Ah, Denmark. Beautiful, colourful houses in Nyhavn, high salaries with extortionately higher taxes, lovely Danes on their bikes screaming at tourists, and the liberal Christiania and its drug culture – which is the only other accepted culture. This is Denmark.
This is also exaggerating to emphasise a point, which happens when something like this occurs, making it natural to search for negatives in order to realise the necessity for improvement.
This month, Denmark passed a law that banned all covering of the face, highly influenced by an apparently normal fear of a piece of cloth with religious connotations. Two days after the big protest in inner Copenhagen, where Muslims and non-Muslim Danish women represented the greater part of demonstrators, a woman in a shopping centre in my town was assaulted and fined for it.
Witnesses said that a woman was wearing a Niqab while walking in the indoors centre, as a Danish lady stared her down and initiated a physical fight, where she tried to rip the Niqab off her. The woman resisted, but the niqab was practically off by the time the Danish woman stopped. She was asked by the authorities to either leave the premises or be fined for wearing a religious head-dress that was banned just two days prior. She chose to leave but was fined over £100 by mail, according to the Cph Post Online.
Denmark likes to present itself as a culturally diverse and open place, when the reality is, we are scared of anything we do not know. It is a natural instinct not exclusive to Danes, but it should be fought, as we no longer kill one another, nor can we legally commit crimes without prosecution. I don’t see why the fear must be endorsed rather than fought.
We receive obligation-free funds from the government to study, we have one of the ‘best’ healthcare systems in the world, and we have been named one of the happiest countries, but this seems to have made us arrogant despite our size, and we are exclusive and defensive – and the French are the only ones bearing the title of ‘rude towards foreigners’.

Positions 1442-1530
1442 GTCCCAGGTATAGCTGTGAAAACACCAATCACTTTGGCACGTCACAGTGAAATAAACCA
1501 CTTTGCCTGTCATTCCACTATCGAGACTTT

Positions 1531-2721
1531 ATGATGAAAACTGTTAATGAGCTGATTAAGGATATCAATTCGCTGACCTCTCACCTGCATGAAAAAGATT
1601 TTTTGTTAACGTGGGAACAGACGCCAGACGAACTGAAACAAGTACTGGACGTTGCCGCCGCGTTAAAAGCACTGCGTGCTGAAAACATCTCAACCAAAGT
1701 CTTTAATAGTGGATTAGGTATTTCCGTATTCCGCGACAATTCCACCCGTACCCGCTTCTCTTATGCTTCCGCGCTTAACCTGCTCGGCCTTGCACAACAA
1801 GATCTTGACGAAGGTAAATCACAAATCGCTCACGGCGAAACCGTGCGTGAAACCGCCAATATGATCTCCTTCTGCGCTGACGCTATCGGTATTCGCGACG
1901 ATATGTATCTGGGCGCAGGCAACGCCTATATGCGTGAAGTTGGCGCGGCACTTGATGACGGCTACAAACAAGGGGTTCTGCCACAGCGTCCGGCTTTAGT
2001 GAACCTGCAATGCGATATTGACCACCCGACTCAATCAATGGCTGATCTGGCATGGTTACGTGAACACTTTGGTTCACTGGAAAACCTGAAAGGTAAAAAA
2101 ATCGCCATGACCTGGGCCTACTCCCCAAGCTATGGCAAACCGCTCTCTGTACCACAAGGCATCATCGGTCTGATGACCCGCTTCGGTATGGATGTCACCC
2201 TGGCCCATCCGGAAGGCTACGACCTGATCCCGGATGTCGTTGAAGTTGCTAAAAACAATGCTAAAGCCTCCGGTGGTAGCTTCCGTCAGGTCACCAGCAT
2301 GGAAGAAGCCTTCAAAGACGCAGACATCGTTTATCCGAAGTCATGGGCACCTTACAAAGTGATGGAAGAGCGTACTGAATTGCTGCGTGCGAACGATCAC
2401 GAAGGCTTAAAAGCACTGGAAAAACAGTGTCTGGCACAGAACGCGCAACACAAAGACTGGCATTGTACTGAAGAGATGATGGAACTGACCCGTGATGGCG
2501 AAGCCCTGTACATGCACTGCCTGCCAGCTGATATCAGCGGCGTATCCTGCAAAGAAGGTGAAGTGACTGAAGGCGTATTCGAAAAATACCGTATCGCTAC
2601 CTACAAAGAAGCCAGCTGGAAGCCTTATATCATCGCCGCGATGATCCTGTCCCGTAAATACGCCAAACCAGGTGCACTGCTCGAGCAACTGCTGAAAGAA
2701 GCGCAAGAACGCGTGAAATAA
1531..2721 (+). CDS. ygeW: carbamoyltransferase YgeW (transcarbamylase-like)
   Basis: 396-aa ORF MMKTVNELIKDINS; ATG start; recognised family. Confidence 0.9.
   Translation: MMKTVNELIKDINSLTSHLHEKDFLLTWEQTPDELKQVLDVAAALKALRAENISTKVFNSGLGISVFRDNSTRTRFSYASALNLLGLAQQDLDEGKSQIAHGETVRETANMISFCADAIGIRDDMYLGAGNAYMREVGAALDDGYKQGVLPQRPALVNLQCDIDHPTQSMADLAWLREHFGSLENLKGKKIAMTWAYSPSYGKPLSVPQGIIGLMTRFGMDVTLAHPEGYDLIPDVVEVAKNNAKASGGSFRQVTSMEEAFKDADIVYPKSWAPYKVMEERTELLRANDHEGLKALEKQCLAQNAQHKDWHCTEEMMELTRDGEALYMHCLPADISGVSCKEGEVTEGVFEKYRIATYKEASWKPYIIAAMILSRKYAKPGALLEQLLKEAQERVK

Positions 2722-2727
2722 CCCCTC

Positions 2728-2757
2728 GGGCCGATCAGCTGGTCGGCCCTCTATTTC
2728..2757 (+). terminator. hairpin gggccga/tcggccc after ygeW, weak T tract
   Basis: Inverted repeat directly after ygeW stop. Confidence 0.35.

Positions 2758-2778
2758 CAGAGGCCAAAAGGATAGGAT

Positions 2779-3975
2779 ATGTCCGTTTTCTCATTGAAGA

Speaking of the French – a wealthy French man has since offered to pay the fine which was given to the niqab-bearing woman in Hørsholm, Denmark – rude? I think not.
Obviously, it is not only Denmark that is stuck in an old-fashioned secular mentality – this medieval problem can be found all over the world, which is ironic, as humans began racial and ethnic mixing at the dawn of time. Today, I find that the people who aren’t mixed race or accepting and respectful of it, are the strange ones. The world will soon be all mixed, and the question ‘where are you from’ or ‘what are your values’ will not be asked as much.
Through hate, there can be found a stronghold in love, and that’s what has happened throughout time – where there is hate, there is love, and where there are haters, there are lovers. I believe in a future where there is a mutual understanding and agreement of situational, humane values – one of them being not to rip clothes, Niqab or otherwise, off one another, but so far, our generation has a lot of work cut out for us.